Payroll is already looking tight in 2020, even after the A’s shed the pricey arbitration contracts of Blake Treinen, Jurickson Profar, Josh Phegley, and Ryan Buchter. It doesn’t get much better in 2021 — Khris Davis is still locked in at $16.75M while stars Matt Chapman, Matt Olson, and Frankie Montas enter their first year of arbitration, and Sean Manaea and Mark Canha hit their third time through. They’ll lose veterans Joakim Soria, Yusmeiro Petit, and Liam Hendriks to free agency, but likely need to use the money freed up by them to spend on their replacements. Davis comes off the books after 2021, but the aforementioned arb-eligible players will only be getting more expensive quickly, and they’ll be joined by Ramon Laureano.

So with future payroll looking questionable at best and a level of uncertainty still surrounding new ballpark plans, is committing nearly $20M per year to a 30+ year-old shortstop really the best use of Oakland’s limited resources?

I’d say no. The A’s don’t have a clear replacement for Semien waiting in the wings, but they still have time. He isn’t likely to repeat his insane 2019 season, and there’s a decent chance he’d accept the qualifying offer after 2020 and return for 2021. In those two seasons, maybe a youngster like Nick Allen, Logan Davidson, or Jorge Mateo shows that they’re ready to take over, or maybe Semien even settles in as a more modest 3-4 win player that could be locked up on a more affordable contract.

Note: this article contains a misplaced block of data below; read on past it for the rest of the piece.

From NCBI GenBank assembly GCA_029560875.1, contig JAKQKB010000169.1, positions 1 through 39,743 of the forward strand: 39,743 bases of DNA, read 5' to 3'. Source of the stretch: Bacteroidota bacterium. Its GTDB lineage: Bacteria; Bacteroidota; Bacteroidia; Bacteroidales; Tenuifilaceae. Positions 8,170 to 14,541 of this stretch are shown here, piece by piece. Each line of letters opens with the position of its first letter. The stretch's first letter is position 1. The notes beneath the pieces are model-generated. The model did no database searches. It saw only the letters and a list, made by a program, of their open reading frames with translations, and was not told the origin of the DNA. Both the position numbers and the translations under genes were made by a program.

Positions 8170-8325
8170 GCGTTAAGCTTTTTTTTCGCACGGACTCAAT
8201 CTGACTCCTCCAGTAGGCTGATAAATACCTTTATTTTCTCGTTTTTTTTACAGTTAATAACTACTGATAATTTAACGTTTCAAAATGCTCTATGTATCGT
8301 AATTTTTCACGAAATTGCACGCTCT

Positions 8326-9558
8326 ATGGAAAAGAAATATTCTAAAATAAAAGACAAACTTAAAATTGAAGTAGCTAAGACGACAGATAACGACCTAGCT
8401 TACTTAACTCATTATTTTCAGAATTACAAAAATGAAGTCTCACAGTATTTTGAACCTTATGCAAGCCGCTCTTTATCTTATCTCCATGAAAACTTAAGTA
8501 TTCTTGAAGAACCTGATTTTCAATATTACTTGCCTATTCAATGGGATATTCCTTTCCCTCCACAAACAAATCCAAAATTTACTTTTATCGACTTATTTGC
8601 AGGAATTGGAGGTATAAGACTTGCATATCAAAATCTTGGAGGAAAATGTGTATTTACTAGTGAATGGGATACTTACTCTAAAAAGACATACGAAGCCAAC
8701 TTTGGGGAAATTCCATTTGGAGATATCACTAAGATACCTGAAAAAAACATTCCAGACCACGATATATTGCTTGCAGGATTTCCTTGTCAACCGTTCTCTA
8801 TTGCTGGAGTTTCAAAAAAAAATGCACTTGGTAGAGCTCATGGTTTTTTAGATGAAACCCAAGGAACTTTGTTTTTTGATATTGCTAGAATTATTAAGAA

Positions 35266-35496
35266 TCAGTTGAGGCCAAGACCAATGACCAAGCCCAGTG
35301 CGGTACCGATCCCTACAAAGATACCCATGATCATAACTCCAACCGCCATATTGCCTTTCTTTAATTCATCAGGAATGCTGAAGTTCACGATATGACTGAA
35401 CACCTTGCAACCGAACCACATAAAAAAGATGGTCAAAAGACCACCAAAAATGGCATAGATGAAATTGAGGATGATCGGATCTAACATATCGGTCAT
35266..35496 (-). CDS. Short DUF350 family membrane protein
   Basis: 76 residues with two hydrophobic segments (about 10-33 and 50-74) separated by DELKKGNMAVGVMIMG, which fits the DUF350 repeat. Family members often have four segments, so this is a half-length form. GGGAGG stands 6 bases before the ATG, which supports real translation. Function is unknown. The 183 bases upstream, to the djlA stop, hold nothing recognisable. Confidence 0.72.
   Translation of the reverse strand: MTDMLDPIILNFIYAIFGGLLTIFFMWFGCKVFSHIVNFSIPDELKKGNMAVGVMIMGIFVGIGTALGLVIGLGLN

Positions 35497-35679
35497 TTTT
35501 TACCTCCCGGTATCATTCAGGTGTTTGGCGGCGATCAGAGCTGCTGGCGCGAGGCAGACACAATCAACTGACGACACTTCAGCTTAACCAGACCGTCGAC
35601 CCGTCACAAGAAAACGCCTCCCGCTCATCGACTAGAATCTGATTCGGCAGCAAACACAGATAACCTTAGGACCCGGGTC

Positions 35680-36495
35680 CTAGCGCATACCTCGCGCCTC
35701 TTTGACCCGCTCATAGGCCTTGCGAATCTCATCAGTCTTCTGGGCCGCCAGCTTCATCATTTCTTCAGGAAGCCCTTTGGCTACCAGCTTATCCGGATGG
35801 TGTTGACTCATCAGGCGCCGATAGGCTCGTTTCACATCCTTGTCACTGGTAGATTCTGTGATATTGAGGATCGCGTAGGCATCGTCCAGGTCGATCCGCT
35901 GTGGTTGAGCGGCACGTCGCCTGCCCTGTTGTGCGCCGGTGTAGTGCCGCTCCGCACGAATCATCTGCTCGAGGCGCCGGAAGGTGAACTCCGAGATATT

In a perfect world, the A’s hand each of Semien, Chapman, and Olson a blank check and let them finish their careers with the team that took them to stardom. But that isn’t happening. Tough decisions will need to be made, and while Semien is an excellent player in his prime coming off a phenomenal year, Chapman and Olson might be the better long-term franchise building blocks. The Matts, both two-way stars already in their mid-20s, are probably the smarter investment, even if it means saying goodbye to one of the best stories in baseball sooner than the team is ready to.

I still think there’s a chance the two sides work a deal out. After all, projection too far into the future could be dangerous. The A’s are competitive right now, and who knows if they still will be when Chapman and Olson are nearing free agency. Oakland could decide it’s safer to keep this core intact while it’s clearly working and worry about tomorrow’s problems, well, tomorrow.

But a Semien deal won’t be cheap. It could have a negative impact on the future payroll and the team’s ability to retain its other stars. I’d never say never when it comes to Oakland’s front office, but when it comes to a Semien extension, I wouldn’t hold my breath.


If the price is five years, $100M, would you extend Marcus Semien?